The foundation believes that all older adults have the right to health and economic security as well as to advocate for a better quality of life for themselves and others. In the three countries where the Ageing Program operates – Northern Ireland, the Republic of Ireland and the United States – many older adults confront social and economic challenges that limit their full participation in society and impede their ability to enjoy sound health and economic security. To improve the lives of these older adults, Atlantic believes it is essential to identify and address specific structural barriers and support older adults and others who are challenging them and advocating for change. The Ageing Program focuses on key issues confronting older adults in each country, including poverty, gender, race, religion, failing health and geographic isolation. The programme engages a range of partners, including older adults themselves, particularly those with low incomes and chronic illness. To address these challenges, the Ageing Programme focuses on three complimentary areas: 1) Improving economic and health security through effective advocacy and policy strategies; 2) Strengthening the voice and social action of older people for social justice; 3) Building a more enduring capacity of the age sector .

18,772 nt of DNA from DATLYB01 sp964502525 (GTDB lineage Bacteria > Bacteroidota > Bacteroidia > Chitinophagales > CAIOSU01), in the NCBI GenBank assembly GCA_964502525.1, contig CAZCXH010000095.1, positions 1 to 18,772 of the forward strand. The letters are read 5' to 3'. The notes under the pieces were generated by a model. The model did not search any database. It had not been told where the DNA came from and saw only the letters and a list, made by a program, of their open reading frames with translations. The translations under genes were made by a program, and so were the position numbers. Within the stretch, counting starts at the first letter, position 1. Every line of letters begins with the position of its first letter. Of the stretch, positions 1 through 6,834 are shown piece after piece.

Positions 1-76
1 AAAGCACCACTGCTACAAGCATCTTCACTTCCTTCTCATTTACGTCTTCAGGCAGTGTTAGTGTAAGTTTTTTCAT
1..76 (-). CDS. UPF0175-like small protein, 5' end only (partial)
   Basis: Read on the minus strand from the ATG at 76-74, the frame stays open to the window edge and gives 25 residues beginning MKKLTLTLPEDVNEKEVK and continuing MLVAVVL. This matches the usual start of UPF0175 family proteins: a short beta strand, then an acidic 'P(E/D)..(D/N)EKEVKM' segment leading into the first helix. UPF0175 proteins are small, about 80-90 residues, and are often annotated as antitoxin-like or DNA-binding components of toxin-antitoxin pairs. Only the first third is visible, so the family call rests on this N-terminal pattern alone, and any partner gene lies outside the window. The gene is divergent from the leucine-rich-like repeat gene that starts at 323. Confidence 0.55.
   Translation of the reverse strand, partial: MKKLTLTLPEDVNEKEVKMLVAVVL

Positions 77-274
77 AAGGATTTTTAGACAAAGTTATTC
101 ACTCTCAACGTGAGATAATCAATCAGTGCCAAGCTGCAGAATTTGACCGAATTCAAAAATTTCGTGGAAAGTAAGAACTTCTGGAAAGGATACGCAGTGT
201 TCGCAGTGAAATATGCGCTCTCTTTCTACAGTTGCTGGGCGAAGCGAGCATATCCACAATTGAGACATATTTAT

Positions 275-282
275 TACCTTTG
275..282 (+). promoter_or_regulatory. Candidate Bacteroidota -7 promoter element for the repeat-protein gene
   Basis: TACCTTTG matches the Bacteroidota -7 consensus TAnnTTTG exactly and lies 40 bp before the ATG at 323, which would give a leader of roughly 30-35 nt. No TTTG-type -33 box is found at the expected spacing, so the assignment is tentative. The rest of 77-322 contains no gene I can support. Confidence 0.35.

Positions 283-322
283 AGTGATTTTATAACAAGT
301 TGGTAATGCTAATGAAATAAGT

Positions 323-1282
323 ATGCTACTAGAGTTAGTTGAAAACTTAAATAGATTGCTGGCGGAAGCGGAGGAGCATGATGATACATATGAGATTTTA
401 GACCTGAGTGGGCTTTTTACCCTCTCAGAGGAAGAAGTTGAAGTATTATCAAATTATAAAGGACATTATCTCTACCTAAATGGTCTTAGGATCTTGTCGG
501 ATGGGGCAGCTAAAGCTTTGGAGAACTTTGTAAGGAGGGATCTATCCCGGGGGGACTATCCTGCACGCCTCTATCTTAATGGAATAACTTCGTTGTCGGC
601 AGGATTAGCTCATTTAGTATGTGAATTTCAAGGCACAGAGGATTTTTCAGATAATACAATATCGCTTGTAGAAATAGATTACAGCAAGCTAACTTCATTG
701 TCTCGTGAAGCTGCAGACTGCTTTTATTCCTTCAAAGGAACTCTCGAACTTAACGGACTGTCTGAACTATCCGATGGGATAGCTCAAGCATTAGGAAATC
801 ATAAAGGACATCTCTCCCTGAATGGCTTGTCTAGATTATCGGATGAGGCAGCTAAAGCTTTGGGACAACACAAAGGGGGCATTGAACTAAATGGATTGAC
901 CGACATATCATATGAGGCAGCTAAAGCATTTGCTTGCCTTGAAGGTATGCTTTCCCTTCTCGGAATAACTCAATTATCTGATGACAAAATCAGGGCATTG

Children and Youth